A few years ago, CBC Radio One aired a thought-provoking, 3-part series entitled “Rethinking Depression” on its program Ideas. With the help of a number of local and world-renowned experts in the field, producer Mary O’Connell explores what we know – and what we think we know – about depression and the medications we use so often to treat it. The patient and interested listener (the entire series runs for three hours) will be rewarded with some really fascinating but often not well-publicized facts about the social, commercial and political factors that are conspiring to make psychotropic medications “a $20billion per year industry worldwide” and have led the World Health Organization to predict that depression will be the second leading caused of global disability by 2020. This series is well worth the time to listen to!
Some tidbits from the series…
Up until the 1950s, depression affected only about 1% of the population, and that was mostly middle-aged women. Back then, the term was used almost exclusively to refer to the serious condition that left sufferers barely able to function and often suicidal. However, in 1963, when pharmaceutical giant Hoffman-La Roche introduced its minor tranquilizer Valium, huge numbers of people began to use it to address their own ‘symptoms’ of feeling blue and overwhelmed. Whereas previous psychiatric drugs had mostly been reserved for use with the seriously mentally ill, Valium was seen as something any adult could use, just to ‘take the edge off’ everyday life. In 1966, The Rolling Stones wrote about its widespread acceptance in “Mother’s little helper” and its cultural relevance grew as it increasingly found its way into popular movies and television.
A second major societal shift that further increased the appearance of higher rates of depression occurred in 1980, with the publication of the third edition of the Diagnostic and Statistical Manual of Mental Disorders (DSM), the so-called ‘bible’ every North American mental health provider relies on to distinguish what is and isn’t a psychiatric condition. Political infighting between the various high-powered authors resulted in the decision to lump into a single category both the major depression that truly incapacitated its sufferers and the milder, ‘reactive depression’ that resulted when people struggled to manage difficult life events and felt distressed, but were still able to go to work every day and function reasonably well. Suddenly, the size of the market for a medication that took away distress increased dramatically.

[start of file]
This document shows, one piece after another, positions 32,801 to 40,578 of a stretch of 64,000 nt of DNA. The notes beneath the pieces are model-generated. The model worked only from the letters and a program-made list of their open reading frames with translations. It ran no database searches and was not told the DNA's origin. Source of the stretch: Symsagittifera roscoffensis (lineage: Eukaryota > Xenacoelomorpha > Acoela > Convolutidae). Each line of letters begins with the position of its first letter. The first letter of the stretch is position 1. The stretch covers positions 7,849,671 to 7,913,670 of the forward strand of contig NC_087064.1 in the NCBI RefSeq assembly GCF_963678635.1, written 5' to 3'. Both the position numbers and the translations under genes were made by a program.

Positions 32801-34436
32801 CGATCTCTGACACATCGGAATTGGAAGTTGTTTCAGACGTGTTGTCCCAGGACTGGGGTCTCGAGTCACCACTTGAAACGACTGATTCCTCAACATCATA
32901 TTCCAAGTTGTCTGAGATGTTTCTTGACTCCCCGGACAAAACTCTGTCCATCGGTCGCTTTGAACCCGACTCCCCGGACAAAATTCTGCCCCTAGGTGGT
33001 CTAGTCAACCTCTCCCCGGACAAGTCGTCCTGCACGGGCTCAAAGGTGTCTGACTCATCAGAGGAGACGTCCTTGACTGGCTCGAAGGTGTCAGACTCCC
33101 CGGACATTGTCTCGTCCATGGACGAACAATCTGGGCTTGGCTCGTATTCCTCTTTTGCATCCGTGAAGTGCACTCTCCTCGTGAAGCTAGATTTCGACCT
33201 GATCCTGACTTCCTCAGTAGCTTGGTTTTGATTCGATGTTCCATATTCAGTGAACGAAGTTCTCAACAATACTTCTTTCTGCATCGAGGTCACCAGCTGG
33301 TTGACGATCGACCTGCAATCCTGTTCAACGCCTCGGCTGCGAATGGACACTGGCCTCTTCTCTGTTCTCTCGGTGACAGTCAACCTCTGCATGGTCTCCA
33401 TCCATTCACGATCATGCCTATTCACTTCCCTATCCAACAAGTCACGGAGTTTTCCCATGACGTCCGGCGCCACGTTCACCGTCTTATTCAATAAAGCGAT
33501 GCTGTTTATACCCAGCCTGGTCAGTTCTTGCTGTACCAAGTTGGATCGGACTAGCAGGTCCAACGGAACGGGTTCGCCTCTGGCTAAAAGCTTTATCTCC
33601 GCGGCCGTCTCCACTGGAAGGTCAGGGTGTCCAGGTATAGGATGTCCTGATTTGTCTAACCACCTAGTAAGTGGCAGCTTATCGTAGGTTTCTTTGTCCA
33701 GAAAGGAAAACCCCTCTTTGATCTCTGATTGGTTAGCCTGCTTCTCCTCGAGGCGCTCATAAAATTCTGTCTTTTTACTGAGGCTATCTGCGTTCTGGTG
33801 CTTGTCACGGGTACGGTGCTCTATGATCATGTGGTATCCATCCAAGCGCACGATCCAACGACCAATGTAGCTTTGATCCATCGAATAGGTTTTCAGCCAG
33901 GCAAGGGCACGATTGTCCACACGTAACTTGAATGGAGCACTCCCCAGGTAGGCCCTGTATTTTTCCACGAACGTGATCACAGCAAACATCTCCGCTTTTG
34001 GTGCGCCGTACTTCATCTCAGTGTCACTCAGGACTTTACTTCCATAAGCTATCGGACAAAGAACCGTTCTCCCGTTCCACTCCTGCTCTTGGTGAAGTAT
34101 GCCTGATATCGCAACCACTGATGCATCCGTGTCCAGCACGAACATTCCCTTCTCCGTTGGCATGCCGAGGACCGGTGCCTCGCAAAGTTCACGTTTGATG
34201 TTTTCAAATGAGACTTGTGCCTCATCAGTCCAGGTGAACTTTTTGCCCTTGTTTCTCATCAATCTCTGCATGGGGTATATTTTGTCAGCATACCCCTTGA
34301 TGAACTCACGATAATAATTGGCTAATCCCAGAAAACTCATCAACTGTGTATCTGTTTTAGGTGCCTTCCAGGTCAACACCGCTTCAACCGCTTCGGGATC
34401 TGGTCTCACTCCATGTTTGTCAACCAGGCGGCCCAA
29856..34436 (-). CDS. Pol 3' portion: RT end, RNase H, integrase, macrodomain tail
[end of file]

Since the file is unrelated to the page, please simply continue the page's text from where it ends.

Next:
While effective as a sedative, Valium wasn’t a great option for elevating low mood and it had some undesirable side effects as well. Pharmaceutical giant Eli Lilly resolved those problems when they brought Prozac to market in 1988. Compared to Valium, Prozac was easy for physicians to prescribe and monitor, and it was easy for consumers to take. It was quickly hailed as a breakthrough and a ‘magic bullet’ for depression. Prozac worked specifically on the neurotransmitter serotonin, and the pharmaceutical industry and its marketing partners insinuated and gradually solidified the idea that depression was the result of a chemical imbalance in the brain. Even though that idea has little empirical support it is still widely held to be true. It may be that the so-called Serotonin Hypothesis of depression is more a marketing coup than a scientific fact.
Some estimate that 75% – 80% of the effects of antidepressant medications may be due to placebo, meaning that the belief that the medication is helping to reduce symptoms may be more powerful than the medication itself. Noticeable impacts on other serotonin-related systems within the body (eg, sexual function, bowel function, and attention) may give the appearance that the drug is doing something, but scientists are still actively struggling to understand what the SSRI class of medications (that includes Prozac, Paxil, Celexa, Cipralex, Luvox and Zoloft) actually do. What is not under debate is the fact that huge amounts of money are available to be made as rates of depression continue to rise and as categories of users continue to expand. According to the series, senior citizens, children and teens are in the fastest growing group of antidepressant users in the past 10 years and manufacturers are now re-working their formulas for use with animal populations as well (see www.reconcile.com).
One of the more challenging aspects of the series is the realization that as a society, we have medicalized unhappiness and other normal emotions. It invites us to question whether we’re better off for it, or if we might be shortchanging ourselves over the long-term by stepping away from the opportunities for positive growth that can come from personal struggle. What if depression and rumination can teach us how to function more effectively the next time a problem arises, much in the same way that we voluntarily expose ourselves to the flu viruses in the fall to inoculate ourselves against them over the winter? What if suffering can lead us to change dysfunctional aspects of our lives, perhaps through treatments like cognitive therapy, which is effective and has lower relapse rates than medication.
Rethinking Depression is an excellent documentary series and well worth the time.
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